Anti-Christian Boko Haram listed as ‘terrorist’ by US

America’s State Department has officially designated Boko Haram as a ‘terrorist’ organisation.

The move has implications for how the United States and its military can now engage with the radical Islamist group in its global ‘war on terror’ and may signal an increase in the assistance offered to the Nigerian government in combating the group responsible for multiple attacks on the country’s Christian community.

Since its emergence in 2009 – though it was formed in the 1990s – Boko Haram has killed over 3,000 people in attacks across northern areas of Nigeria, aimed at driving Christians south and with the ultimate goal of sparking a religious war in which it hopes to topple the government and build up an Islamic state based on sharia law. In 2013, the government of President Goodluck Jonathan launched a major military offensive on Boko Haram strongholds in the north-east, particularly Borno and its capital Maiduguri. This appears to have had little effect on the group, which stepped up its own campaign by attacking a Christian school in September, killing 50, and then, in early November, it killed 30 people when it attacked a wedding group driving on a roadway in Borno. The savagery of that attack, in which many victims had their throats slit, led to condemnation from the United Nations and a warning that Boko Haram members might be tried for crimes against humanity.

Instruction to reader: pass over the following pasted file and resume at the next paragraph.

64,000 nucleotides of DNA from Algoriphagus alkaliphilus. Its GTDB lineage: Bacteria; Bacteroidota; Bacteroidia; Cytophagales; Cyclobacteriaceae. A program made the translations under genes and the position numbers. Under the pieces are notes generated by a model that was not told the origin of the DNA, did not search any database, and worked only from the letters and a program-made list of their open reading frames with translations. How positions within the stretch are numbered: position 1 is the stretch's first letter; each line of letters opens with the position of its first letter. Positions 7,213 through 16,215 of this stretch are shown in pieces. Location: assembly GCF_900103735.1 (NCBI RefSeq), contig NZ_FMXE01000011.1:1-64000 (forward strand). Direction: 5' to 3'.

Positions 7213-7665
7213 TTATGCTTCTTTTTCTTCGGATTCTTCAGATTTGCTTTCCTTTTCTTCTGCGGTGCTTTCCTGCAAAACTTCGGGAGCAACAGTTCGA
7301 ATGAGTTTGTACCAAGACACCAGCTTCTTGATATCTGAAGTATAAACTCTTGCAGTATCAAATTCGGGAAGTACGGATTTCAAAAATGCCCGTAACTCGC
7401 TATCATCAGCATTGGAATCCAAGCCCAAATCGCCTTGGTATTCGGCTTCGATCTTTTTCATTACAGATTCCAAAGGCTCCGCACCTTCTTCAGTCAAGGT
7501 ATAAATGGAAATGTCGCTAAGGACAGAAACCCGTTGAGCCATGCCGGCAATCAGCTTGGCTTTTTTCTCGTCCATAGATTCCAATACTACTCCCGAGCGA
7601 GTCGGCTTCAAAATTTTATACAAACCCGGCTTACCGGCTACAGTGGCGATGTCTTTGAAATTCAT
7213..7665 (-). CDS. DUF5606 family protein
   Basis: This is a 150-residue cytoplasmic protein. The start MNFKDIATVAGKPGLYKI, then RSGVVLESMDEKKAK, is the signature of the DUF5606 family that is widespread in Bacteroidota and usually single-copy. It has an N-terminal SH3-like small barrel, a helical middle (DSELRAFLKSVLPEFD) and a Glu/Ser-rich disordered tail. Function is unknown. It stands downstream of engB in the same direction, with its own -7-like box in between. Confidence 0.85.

The American designation for Boko Haram was announced on November 13, just a day before word emerged from Cameroon that a French priest, Fr Georges Vandenbeusch, who ministers near the border with Nigeria, had been kidnapped by the group, reportedly in retaliation for the priest having offered help to Christians fleeing persecution. As The Irish Catholic went to press this week, Boko Haram confirmed it had snatched Fr Vandenbeusch and stated he had been moved to Nigeria.